Turning Minimum Foundation Program funds over to schools largely unrelated to their merits is appropriate because its purpose is to provide the funds to cover a basic education. Then some schools will do that, others will go above the norm, while others will fail to meet it – and would regardless of how much money they get because the problem lies in the bureaucratic structures, organizational cultures, and attitudes of those governing and working in it. So if the state is going to commit extra money to education (regardless whether it is performed publicly or privately) beyond what, with competent use of it, should be enough to provide a basic education for all, it should do it in a way that maximizes enhancement of success and minimizes chances of failure.

The philosophy of HB 969 accomplishes that; that of HB 1106 did not. Thus Jindal’s signing of the former and vetoing of the latter was on solid conceptual grounds. To claim this conduct does not help public school or even shows some kind of animus to public schooling when it instead demonstrates the exact opposite tells us those making the claim do not understand how the world works nor the human beings who inhabit it.


Anonymous said...

Here we go again! Hide the ball (especially when it is hairy and nasty). Or, black is white, and white is black.

The veto message on HB 1106 stated the reason to be that there was no appropriation for it; as you say, it was unfunded.

Surprise, suprise, HB 969 carries no appropriation either; it, too, is unfunded.

And, to add insult to injury, HB 1106 is capped as to what it could cost, while HB 969 in UNCAPPED as to what it could cost.

HB 969 will be funded "out of current collections" of the Department of Revenue. Let me translate that for your readers: it will be off the budget.

We all should agree that this is terrible management and is absolutely non-transparent.

The reality: HB 969 was the Governor's bill - the other was not.

This is a clinic in the duplicity of your hero, our Governor.

Despite your continuing efforts, you cannot hide it.

Anonymous said...

Well, Professor, speaking of vetoes and like matters, it was quite a week.

The Scorecard, the "Ruthless One", has stepped up one of his prime management styles - that is, take quick, absolute retribution on every one that differs even a little with him or displeases him.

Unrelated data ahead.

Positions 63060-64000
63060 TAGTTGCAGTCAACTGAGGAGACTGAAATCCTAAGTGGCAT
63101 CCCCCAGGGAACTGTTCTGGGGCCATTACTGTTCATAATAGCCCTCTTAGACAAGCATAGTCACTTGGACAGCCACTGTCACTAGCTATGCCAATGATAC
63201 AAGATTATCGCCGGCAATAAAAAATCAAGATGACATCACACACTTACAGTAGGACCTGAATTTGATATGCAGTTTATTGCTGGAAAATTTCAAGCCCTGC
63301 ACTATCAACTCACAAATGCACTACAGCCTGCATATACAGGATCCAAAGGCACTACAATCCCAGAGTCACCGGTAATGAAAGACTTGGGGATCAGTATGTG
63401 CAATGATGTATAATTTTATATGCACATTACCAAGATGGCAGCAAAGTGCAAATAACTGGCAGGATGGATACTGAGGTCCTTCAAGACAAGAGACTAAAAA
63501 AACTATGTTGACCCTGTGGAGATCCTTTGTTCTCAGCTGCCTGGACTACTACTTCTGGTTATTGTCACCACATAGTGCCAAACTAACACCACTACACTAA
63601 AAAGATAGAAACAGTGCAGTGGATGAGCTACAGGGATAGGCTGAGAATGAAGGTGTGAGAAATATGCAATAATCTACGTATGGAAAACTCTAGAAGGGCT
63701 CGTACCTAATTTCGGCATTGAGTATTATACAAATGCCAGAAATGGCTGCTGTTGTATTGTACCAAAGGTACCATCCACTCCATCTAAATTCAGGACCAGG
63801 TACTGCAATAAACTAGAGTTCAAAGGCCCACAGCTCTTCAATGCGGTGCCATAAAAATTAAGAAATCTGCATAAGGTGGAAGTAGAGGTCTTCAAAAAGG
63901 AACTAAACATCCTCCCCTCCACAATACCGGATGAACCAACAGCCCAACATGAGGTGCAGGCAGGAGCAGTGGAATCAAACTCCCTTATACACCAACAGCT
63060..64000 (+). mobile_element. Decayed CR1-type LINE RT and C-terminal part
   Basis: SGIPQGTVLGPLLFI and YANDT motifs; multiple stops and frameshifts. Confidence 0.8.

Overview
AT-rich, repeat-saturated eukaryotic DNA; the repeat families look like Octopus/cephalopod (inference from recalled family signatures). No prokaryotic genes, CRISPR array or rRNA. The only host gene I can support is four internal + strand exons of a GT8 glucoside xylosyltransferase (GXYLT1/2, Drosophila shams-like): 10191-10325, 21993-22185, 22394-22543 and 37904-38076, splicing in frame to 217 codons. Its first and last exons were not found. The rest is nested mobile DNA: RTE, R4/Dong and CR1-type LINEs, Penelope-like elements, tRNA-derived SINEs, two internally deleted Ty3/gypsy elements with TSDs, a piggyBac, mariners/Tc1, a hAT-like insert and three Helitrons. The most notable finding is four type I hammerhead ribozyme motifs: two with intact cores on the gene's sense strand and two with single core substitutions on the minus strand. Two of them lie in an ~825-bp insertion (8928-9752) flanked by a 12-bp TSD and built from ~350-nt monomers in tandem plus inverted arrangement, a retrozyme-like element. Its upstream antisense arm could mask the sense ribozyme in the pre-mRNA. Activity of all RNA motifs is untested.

Lets see; it started with Rep. Jim Morris, who was stripped on his committee vice chairmanship. Voted wrong and disagreed with the Scorecard.

Then, he vetoed the Treasurer's appropriations to pay his employer contributions for his employees retirement benefits - and touched no other agency's appropriations for the same purpose. His sin: publicly disagreeing with the Ruthless One's position on continuing to spend one-time, non-recurring revenues of recurring, operating expenses.

Next, the Lt. Governor got two more million dollars chopped from his budget. His mistake: Publicly expressing displeasure with budget cuts backed by the Scorecard.

Then, I read that the Ruthless One's Secretary of Revenue resigned (translation: Resign today or we will publicly can you tomorrow)on Friday. Her reputation: a very competent and fair administrator, who served three governors. The paper said she did something the Scorecard did not like.

Then, there is Rep. Armes, Rep. Barrow and Sen. Erdy - all who had bills vetoed because they said they disagreed with or did not vote with the Ruthless One.

Read the veto messages and justifications for these. They would be funny if these actions were not so alarming. They are transparently insincere and adolescent. They are about the only thing regarding the Ruthless One or his office that IS transparent, though!

Look forward to your apologies/justifications for this. Must be excellent governing in some way that I cannot recognize or understand.

Mr. Harris Plutocrat said...

I'm going to attempt a rendition of every single Jeff Sadow post. Here goes...
1. Jindal is righteous and pure, but someone just said something critical about him, and I'm not going to let it stand.
2. The person who said something critical is either (a) childish and naive, or (b) a hateful monster.
4. [skip over all meaningful aspects of whatever the issue is that is the subject]
5. insert a reference to a study, or make up something to make me sound the the level-headed one in a sea of partisans.
6. refer to non-existent flaw in a non-existent cartoon version of "liberalism" from the vantage point of a hysterical Fox News-worshipper from Shreveport.
7. Flowery ending that hypes Jindal even more than Jindal himself would be comfortable with.